Students will no longer have to go through the painful or restricted transfer process. The focus is on academic achievement, not fighting for credit transfers or wading through bureaucracy.

A Better Workforce

The need for affordable, skill focused programs in higher education has been around for some time. The new programs are tailored specifically by employers themselves, who may later go on to hire the graduates. Dean Florez believes, in this way, students are much more likely to develop the skills they will actually put to use in the workforce.

“A recent report by the Federal Reserve Bank of New York found that 44 percent of graduates were underemployed, which reflects a mismatch of skills and a lack of work experience. These new community college degrees are tailored by employers in most cases with most students transitioning to a job in need of qualified special skillsets.”

This program will help community colleges throughout the state maintain their niche in preparing students specifically for certain careers. Bachelor’s degrees have become more of a necessity in landing a job after graduation than ever before, and Chancellor Carroll is adamant about opening opportunities for rising California students.

“Like most of the nation, California is seeing the associate degree being superseded by the bachelor’s degree as a job requirement in a number of workforce fields, with no public universities providing these programs. It makes sense for California to provide the same authorization for the community college baccalaureate as 21 other states currently do.”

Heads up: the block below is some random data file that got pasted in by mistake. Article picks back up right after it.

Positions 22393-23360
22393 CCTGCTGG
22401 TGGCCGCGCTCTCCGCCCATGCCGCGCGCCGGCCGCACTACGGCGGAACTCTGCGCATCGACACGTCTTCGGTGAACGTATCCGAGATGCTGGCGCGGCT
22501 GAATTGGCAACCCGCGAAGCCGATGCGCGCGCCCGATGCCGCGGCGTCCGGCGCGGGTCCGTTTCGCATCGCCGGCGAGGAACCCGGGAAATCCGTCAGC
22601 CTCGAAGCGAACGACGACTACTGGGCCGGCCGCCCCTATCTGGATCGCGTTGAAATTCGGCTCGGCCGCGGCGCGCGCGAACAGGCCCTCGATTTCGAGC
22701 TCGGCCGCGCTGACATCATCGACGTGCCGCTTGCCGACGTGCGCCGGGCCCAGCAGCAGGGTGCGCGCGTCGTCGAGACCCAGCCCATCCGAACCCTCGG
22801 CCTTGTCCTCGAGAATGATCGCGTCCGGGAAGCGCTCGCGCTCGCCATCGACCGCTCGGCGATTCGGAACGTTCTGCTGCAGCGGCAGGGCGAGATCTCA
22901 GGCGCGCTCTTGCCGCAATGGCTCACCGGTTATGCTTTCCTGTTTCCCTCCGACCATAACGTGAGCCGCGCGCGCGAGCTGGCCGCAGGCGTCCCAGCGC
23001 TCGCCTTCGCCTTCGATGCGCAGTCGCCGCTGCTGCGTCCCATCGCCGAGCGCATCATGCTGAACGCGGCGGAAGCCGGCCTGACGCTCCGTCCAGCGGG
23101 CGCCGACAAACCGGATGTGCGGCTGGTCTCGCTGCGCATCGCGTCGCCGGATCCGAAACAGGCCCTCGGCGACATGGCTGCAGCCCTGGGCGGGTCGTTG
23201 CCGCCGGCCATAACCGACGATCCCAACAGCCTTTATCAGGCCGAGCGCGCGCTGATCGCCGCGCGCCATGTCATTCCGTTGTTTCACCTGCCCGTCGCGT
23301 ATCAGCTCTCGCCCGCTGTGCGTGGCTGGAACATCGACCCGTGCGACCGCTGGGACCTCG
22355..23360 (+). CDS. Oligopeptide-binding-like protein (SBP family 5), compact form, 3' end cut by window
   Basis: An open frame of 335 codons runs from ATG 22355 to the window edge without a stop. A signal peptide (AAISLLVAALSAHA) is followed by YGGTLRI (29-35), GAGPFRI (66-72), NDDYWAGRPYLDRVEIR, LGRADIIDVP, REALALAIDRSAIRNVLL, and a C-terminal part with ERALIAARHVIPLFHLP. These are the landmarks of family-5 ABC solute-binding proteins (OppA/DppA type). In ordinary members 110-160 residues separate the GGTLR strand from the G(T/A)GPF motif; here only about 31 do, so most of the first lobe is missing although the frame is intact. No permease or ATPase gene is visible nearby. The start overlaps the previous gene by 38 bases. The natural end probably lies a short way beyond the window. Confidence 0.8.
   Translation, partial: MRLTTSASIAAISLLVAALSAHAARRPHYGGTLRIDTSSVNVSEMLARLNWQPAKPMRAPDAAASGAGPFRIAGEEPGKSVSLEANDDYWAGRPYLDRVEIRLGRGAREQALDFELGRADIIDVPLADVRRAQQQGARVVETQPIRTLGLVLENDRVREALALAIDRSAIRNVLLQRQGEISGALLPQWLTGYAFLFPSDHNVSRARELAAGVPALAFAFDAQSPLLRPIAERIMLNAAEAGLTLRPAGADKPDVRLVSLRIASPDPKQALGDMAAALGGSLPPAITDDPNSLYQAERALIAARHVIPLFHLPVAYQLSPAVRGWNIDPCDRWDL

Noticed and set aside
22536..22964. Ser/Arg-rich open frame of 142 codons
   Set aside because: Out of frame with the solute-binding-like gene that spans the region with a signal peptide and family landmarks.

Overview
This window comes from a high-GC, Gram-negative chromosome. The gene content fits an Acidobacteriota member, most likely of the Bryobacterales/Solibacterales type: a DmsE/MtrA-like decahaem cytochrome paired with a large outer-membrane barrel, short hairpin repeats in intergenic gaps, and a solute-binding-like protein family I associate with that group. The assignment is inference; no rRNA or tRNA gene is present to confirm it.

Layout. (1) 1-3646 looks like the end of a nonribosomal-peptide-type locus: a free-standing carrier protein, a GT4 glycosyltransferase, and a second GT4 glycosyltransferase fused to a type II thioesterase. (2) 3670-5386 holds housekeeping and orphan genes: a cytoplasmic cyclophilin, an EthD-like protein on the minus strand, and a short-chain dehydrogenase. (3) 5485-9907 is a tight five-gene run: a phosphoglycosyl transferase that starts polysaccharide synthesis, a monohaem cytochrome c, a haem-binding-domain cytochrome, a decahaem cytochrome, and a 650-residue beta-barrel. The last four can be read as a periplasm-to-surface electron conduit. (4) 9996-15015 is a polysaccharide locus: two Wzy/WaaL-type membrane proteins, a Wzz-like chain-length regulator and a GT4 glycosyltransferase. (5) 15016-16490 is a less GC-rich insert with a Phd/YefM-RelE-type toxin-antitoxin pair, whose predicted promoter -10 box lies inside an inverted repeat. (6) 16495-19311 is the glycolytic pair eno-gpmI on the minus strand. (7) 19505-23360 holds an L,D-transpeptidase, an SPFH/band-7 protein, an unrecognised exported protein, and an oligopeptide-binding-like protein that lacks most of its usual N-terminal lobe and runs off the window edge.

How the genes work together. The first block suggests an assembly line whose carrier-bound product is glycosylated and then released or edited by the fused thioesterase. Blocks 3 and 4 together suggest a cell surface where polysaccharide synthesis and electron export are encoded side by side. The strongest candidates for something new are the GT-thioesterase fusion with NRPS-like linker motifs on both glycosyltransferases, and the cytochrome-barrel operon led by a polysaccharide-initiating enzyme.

California Community Colleges Four Year 3

A Better California

“The Public Policy Institute of California and California Competes report that we need one million more adults with four-year degrees by 2025,” says California Senator Marty Block. “SB 850 is the game changer that can help us meet that challenge. Under SB 850, higher education in California will be changed forever; there is no going back.”

“We’re in a different time now,” admits Mr. Block, “California is in a better position now to invest in closing our skills gap. We are in a fast-paced race that we can’t afford to lose. It’s wishful thinking to believe we can meet the challenge of producing another 60,000 bachelor degrees each year without using community colleges, and the longer we delay in using them, the further behind we will fall.”

Chancellor Carroll reflects on the challenges of passing the program, and the future of what’s to come. “The greatest challenge was getting people to look beyond ideological and emotional issues to accept the fact that this change was necessary given new workforce requirements and the absence of publicly university degrees to meet these challenges. Once legislators, university leaders, and others were able to logically understand the situation and the need for California to support a practical agenda to promote workforce training, they supported the proposal.”

While it is clear that the development of this new law is a much needed step forward for education in California, the full effects have yet to be seen.